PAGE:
EMBARGOED UNTIL 10:00 PM, JUNE 25, 2003 — Photos available on request

Contact: Linda Topoleski, 412-281-2345, ltopoleski@dymun.com

Kyra Harmanos, 412-281-2345, kharmanos@dymun.com


Bexley Middle School Students Take First Place in National Competition

in Walt Disney World®

Students Developed Idea to Turn Roadkill Into Natural Fertilizer

Sawdust System Would Compost Dead Animals With Little Environmental Impact and No Foul Odors


photo of 4 students, coach and project

Walt Disney World, Florida—June 26, 2003—Bright ideas, solid research and teamwork won four students from Bexley Middle School in Bexley, OH, first place at the Christopher Columbus Awards held here this week. This national competition challenges middle-school students to explore opportunities for positive change in their communities. Nearly 2,000 students participated nationwide.

The students—eighth-graders Sarah Friedberg, Emily Roth, Carrie Schedler and Kathryn Scurci, along with their science teacher, Jon Hood—were concerned about foul odors and contaminated runoff created by burning or burying animal carcasses. After meeting with researchers at the Ohio State University, local officials with the Environmental Protection Agency and area composting facilities, the students devised a solution known as 'mortality composting,' to minimize or even eliminate the water and air pollution they say current disposal methods cause. Using layers of sawdust, combined with controlled heat and moisture, the students composted roadkill and euthanized animals from an area shelter to test their idea.

"This method is clean, odor-free and quick, and even produces a methane gas by-product which we would like to recapture for use as an alternative fuel," the students say.

The team won an expense-paid trip to Walt Disney World, along with nine other finalist teams, to experience the science behind the thrills as part of the Christopher Columbus Academy. In addition, each of these team members will receive a $5,000 U.S. Savings Bond.

In addition, three other teams received awards.

$25,000 Columbus Foundation Community Grant—A.M. Kulp Elementary School, Hatfield, PA-near Philadelphia—Hoping to make drivers think twice before passing an unloading school bus, this team plans to mount motion sensors and video cameras on the buses. They received the competition's top prize—the $25,000 Columbus Foundation Community Grant—to bring their idea to life.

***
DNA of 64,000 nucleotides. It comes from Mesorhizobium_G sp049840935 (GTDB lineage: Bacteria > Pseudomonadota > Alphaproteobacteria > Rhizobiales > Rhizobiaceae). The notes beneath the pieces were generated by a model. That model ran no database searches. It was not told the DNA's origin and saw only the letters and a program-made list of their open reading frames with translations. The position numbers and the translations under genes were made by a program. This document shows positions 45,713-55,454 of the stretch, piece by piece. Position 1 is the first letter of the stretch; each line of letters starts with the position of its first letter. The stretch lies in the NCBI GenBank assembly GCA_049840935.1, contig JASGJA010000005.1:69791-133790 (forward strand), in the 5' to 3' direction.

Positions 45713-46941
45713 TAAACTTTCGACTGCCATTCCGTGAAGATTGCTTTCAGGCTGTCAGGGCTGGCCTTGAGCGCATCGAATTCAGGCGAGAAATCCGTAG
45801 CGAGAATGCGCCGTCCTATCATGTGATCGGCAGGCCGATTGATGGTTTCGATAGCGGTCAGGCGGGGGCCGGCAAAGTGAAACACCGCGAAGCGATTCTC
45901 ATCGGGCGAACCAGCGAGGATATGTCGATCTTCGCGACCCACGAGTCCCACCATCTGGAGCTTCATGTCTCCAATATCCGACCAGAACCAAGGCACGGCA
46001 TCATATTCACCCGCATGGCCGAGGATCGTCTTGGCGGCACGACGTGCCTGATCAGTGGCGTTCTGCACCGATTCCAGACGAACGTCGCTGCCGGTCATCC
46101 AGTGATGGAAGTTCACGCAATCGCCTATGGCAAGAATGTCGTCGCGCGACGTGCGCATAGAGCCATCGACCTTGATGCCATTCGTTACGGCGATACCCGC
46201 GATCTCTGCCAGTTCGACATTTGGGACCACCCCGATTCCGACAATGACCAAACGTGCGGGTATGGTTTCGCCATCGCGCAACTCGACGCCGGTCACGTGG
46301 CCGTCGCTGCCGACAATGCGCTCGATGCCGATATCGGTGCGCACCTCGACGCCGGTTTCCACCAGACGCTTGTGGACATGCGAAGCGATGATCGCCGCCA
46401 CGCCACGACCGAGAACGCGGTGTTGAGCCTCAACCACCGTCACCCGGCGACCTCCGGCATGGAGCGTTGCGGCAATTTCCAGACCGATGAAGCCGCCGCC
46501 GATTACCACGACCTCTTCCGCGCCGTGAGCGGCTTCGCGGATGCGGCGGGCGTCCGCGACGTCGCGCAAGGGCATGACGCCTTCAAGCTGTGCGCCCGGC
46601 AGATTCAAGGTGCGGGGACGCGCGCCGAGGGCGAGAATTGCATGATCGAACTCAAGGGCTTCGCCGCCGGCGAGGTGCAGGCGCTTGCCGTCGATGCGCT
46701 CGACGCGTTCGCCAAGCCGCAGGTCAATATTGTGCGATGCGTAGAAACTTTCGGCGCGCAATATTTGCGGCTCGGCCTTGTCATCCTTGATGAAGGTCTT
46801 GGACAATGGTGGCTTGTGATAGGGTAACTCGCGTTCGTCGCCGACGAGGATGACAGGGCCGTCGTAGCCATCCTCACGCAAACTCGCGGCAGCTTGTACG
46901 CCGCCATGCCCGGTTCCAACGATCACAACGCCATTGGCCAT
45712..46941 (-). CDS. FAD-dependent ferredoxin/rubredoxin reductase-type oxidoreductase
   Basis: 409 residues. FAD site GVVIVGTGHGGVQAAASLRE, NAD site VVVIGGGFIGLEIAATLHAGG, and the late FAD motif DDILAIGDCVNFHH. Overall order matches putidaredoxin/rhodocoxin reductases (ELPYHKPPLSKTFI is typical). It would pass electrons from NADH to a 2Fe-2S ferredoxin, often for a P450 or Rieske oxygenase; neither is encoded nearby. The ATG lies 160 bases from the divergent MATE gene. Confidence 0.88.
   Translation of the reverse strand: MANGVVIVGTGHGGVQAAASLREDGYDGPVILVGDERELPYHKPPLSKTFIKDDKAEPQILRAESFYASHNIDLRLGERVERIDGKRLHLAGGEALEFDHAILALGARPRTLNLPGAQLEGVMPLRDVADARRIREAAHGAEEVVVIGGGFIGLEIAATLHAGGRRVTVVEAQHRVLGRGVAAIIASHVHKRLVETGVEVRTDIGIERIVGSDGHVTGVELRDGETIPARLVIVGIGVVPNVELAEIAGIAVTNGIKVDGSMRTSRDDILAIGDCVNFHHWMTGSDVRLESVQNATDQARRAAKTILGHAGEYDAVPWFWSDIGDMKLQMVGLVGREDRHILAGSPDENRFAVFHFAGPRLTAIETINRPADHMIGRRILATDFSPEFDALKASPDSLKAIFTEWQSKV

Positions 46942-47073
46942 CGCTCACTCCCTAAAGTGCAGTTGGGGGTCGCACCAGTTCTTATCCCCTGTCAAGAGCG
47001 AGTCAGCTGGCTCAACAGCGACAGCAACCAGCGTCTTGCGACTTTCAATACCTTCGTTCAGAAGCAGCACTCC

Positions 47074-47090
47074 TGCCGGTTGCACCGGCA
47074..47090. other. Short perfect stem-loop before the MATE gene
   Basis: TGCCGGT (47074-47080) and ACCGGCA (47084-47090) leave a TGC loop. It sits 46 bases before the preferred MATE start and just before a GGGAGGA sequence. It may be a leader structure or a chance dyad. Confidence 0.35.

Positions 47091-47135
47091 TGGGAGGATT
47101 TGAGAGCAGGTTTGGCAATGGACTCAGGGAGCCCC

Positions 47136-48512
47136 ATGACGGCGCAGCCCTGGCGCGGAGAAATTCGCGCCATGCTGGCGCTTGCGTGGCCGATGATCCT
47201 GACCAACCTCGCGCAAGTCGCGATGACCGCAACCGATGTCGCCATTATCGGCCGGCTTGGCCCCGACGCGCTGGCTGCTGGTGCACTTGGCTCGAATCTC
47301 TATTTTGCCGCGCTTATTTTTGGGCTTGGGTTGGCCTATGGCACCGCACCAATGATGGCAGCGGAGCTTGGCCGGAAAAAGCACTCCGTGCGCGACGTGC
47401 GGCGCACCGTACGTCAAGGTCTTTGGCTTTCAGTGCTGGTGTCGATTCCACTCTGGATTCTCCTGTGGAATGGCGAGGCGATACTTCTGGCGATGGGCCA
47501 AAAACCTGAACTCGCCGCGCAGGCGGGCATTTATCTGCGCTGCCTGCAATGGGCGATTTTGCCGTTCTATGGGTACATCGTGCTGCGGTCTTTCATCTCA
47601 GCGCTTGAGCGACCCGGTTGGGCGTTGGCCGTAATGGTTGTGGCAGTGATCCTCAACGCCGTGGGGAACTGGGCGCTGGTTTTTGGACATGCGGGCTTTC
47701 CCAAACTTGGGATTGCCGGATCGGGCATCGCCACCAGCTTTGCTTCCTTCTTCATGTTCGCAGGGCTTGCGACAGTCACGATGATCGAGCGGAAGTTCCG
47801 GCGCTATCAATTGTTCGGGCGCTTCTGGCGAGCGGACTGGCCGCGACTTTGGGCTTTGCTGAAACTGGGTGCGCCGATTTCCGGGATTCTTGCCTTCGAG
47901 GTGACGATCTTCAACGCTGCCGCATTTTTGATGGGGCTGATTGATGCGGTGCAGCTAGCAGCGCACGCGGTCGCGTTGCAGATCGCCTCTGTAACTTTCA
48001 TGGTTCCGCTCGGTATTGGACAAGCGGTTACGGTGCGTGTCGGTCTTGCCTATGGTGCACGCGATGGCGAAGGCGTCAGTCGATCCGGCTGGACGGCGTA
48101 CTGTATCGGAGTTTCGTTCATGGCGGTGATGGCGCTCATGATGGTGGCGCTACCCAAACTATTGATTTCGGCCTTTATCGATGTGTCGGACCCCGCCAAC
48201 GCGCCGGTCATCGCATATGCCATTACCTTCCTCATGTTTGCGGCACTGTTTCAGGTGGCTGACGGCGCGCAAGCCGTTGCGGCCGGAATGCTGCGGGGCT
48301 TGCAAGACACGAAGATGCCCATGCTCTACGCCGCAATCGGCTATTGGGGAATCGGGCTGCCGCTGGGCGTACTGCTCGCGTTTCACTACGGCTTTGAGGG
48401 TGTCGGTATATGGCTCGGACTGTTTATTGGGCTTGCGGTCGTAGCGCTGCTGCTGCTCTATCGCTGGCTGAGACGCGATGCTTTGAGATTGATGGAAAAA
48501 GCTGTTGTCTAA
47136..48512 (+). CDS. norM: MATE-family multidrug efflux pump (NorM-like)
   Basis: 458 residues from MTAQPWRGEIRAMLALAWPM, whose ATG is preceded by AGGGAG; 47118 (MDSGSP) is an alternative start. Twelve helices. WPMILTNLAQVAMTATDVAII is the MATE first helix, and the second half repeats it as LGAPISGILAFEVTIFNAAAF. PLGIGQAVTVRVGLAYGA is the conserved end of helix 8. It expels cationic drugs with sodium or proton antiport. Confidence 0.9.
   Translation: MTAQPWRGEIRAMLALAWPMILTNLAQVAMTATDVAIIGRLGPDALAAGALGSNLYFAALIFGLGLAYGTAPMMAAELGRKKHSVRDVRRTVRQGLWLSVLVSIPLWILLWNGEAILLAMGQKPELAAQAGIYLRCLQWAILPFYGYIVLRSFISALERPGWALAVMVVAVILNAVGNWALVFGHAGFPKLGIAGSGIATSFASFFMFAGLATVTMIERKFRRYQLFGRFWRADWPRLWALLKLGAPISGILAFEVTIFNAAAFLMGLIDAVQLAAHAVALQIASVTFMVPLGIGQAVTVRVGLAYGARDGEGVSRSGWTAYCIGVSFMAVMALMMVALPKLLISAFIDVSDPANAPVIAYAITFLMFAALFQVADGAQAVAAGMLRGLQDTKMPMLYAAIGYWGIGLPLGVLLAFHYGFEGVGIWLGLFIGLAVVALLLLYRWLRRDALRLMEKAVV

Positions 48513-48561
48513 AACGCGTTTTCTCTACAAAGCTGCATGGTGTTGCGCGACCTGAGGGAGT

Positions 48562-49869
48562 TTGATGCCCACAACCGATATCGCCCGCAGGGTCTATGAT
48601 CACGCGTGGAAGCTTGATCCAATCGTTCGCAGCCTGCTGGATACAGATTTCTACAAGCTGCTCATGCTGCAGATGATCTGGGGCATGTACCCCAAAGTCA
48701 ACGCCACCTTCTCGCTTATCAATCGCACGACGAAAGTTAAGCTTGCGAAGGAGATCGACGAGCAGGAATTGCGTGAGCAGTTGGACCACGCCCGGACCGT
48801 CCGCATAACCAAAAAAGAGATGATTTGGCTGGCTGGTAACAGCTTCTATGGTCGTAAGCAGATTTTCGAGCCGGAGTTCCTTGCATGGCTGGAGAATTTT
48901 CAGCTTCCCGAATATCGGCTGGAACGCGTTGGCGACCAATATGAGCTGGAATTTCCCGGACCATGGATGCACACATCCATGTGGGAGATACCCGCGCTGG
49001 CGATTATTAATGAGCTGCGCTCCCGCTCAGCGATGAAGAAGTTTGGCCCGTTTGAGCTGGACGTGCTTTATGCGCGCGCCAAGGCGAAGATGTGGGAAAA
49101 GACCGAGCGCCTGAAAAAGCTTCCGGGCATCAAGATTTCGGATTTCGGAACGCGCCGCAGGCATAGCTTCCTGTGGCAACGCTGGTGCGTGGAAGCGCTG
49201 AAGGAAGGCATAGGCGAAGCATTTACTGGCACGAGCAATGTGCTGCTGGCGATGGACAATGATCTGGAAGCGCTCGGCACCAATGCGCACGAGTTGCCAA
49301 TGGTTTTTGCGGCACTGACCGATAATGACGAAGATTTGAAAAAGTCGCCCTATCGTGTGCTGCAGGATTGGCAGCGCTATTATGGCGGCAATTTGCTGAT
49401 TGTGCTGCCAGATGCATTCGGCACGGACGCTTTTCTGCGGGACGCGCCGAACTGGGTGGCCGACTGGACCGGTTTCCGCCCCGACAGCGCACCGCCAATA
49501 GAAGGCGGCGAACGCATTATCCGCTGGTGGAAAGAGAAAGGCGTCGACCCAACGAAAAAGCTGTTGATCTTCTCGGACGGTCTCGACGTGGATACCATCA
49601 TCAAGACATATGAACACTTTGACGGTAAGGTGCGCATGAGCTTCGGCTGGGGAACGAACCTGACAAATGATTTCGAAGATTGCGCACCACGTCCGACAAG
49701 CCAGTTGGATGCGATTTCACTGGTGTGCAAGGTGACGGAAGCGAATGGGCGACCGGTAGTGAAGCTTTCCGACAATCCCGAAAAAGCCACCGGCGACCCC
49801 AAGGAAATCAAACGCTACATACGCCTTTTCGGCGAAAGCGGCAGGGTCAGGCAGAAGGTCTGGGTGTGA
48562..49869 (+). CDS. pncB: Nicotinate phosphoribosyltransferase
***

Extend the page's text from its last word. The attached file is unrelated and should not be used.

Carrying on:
Second Place—Fontainebleau Junior High School, Mandeville, LA—Looking to make travels a little easier for people using walkers, the Fontainebleau students retrofitted a walker with a foldout seat and headlights. The seat helps when people with walkers are caught standing in a long line, and the headlights make navigation easier through dark corridors, such as in the home, movie theaters or other public places.

Third Place—Carlinville Middle School, Carlinville, IL—As the summer mosquito season hits, these students have an idea to prevent the spread of West Nile Virus—developing colonies of Purple Martins—birds that eat thousands of mosquitoes a day, and provide enjoyment with their bright color and song at the same time.

Child Safety, the Environment Top Students' List of Concerns

The most pressing community issues among this year's nearly 2,000 entries were child safety and the environment. Interestingly, many of the child safety entries were developed to help distracted or absent parents including: a bathtub scald stopper for babies and toddlers, a matchbox lock, and an electronic front door screener that would mimic adult voices or barking dogs and insist on information from the visitor before allowing the door to open.